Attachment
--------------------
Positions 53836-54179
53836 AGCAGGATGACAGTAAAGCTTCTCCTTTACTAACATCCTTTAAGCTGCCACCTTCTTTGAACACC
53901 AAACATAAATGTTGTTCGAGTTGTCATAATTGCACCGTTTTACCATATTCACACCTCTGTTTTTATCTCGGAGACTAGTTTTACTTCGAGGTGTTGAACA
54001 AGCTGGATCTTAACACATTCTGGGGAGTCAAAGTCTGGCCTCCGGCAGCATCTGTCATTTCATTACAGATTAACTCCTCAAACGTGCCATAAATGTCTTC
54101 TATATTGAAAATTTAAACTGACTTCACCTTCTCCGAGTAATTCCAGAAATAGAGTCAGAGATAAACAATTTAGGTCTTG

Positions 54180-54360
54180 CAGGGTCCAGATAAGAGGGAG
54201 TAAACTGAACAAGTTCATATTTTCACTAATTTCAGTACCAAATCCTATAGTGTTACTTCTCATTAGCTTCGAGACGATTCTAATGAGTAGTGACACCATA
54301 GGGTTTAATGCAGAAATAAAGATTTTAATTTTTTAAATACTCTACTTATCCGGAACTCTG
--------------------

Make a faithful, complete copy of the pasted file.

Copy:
Positions 53836-54179
53836 AGCAGGATGACAGTAAAGCTTCTCCTTTACTAACATCCTTTAAGCTGCCACCTTCTTTGAACACC
53901 AAACATAAATGTTGTTCGAGTTGTCATAATTGCACCGTTTTACCATATTCACACCTCTGTTTTTATCTCGGAGACTAGTTTTACTTCGAGGTGTTGAACA
54001 AGCTGGATCTTAACACATTCTGGGGAGTCAAAGTCTGGCCTCCGGCAGCATCTGTCATTTCATTACAGATTAACTCCTCAAACGTGCCATAAATGTCTTC
54101 TATATTGAAAATTTAAACTGACTTCACCTTCTCCGAGTAATTCCAGAAATAGAGTCAGAGATAAACAATTTAGGTCTTG

Positions 54180-54360
54180 CAGGGTCCAGATAAGAGGGAG
54201 TAAACTGAACAAGTTCATATTTTCACTAATTTCAGTACCAAATCCTATAGTGTTACTTCTCATTAGCTTCGAGACGATTCTAATGAGTAGTGACACCATA
54301 GGGTTTAATGCAGAAATAAAGATTTTAATTTTTTAAATACTCTACTTATCCGGAACTCTG